Inevitably, there will be challenges in presenting healthcare as an appealing career given the spate of media coverage around strike action. A possible upside is that this could help with widening participation, leading to a greater emphasis on attracting students from disadvantaged backgrounds.
To make a success of this, several key issues will need to be addressed. For a start, and all the more pertinent in light of the cost of living crisis, will additional financial support be provided to help students from lower income backgrounds? And if so, how will this be budgeted?
Effective student mental health and wellbeing support will also be required to assist and retain students. An important dimension will be ensuring such support continues when individuals transition from student to NHS employee, which feeds into the whole question of Trust culture and doing more to boost retention. Diversity and inclusion must figure high on the agenda and should be everyone’s responsibility, not just a role for HR. Indeed, EDI should be embedded in organisational culture for staff to feel there is a genuine commitment and care for their wellbeing which in turn should have a positive impact on improving health inequalities.
Education institutions have broadly welcomed publication of LTWP because it allows them to commit to more long-term planning and expand their teaching offer. But there are also concerns, especially so considering the decreasing value in real terms of capped tuition fees.
Responding to the plans around healthcare degree apprenticeships, University Alliance CEO Vanessa Wilson said: “High-quality, high-skilled education for healthcare professionals must be safeguarded at all costs. We know, for example, that patient outcomes are better and morbidity rates lower if nurses are educated to at least degree level. Higher and degree apprenticeships are delivered by universities in partnership with the NHS and they are a high-quality option for upskilling the existing workforce, as well as bringing in new talent. However, there are challenges in delivering them because they are costly and highly bureaucratic.”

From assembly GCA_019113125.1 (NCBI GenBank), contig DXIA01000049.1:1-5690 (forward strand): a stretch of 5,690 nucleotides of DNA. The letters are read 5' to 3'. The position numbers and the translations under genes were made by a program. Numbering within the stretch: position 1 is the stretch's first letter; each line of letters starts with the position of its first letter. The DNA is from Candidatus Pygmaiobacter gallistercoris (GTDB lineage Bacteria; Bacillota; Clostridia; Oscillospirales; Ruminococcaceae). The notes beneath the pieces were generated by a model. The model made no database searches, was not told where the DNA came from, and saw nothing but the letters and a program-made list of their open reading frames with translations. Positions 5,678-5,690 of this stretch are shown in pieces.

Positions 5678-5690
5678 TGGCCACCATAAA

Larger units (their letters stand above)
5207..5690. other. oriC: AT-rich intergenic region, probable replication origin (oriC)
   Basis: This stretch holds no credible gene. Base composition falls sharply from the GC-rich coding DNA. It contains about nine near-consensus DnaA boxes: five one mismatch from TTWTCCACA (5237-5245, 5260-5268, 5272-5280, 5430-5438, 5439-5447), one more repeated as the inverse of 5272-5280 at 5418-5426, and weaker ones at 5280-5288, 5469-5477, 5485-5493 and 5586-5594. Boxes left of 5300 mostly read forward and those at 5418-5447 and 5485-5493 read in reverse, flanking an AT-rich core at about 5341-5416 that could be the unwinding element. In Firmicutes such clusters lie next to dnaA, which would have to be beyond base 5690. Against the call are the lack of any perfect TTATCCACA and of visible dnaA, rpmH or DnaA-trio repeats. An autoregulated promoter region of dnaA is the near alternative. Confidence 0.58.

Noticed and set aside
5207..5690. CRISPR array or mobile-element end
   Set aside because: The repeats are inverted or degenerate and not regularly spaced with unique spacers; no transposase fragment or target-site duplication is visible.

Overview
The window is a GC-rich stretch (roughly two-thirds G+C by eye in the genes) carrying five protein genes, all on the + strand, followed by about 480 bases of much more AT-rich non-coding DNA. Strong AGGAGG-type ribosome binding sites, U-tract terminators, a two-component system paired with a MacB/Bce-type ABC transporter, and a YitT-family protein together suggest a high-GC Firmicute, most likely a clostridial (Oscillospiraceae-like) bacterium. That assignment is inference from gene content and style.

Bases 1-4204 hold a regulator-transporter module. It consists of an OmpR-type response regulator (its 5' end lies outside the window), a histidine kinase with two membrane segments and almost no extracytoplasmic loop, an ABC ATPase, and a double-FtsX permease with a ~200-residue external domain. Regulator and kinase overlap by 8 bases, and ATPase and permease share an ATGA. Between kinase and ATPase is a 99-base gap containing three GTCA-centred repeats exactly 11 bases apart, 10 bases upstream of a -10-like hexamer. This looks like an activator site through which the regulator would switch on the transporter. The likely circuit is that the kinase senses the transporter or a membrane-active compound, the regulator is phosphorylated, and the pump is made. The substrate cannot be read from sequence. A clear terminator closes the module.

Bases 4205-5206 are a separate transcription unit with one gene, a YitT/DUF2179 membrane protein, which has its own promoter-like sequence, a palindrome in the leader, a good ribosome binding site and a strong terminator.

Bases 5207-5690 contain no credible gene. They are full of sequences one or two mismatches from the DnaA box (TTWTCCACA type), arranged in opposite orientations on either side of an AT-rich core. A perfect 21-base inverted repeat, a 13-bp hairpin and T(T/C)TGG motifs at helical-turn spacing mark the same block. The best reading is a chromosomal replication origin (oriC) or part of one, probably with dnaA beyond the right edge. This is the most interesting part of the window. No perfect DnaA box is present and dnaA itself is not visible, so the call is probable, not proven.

The Russell Group of leading universities similarly welcomed the plan while stressing the importance of any increase in training places being “fully funded and rolled out in a co-ordinated and sustainable way.” There can be no argument with that. A new era of collaboration is called for: universities must be supported and given the necessary investment to ensure they have the resources to deliver LTWP, and the Government will need to work closely with universities and all their health partners, including regulators.
The coming months will feature some interesting and involved conversations between NHS employers and college and university leaders around what needs to be done differently for implementation to happen. As James Hallwood, Head of Policy and External Affairs at the Council of Deans of Health noted with respect to nursing and midwifery in a recent piece, “Further work towards a model of fewer placement hours and a more competency-based approach to nursing assessment could free up time and space in the system to match the ambitions of the plan.”
Developments in technology and the role universities play in research may also contribute to lightening the load on clinical staff, relieving them of some administrative aspects of their job and freeing them to spend more time on patient care. The elephant in the room is pay and reward. If industrial action within the NHS continues to make headlines, attracting students into healthcare will be a difficult sell, no matter how good the rest of the plan is.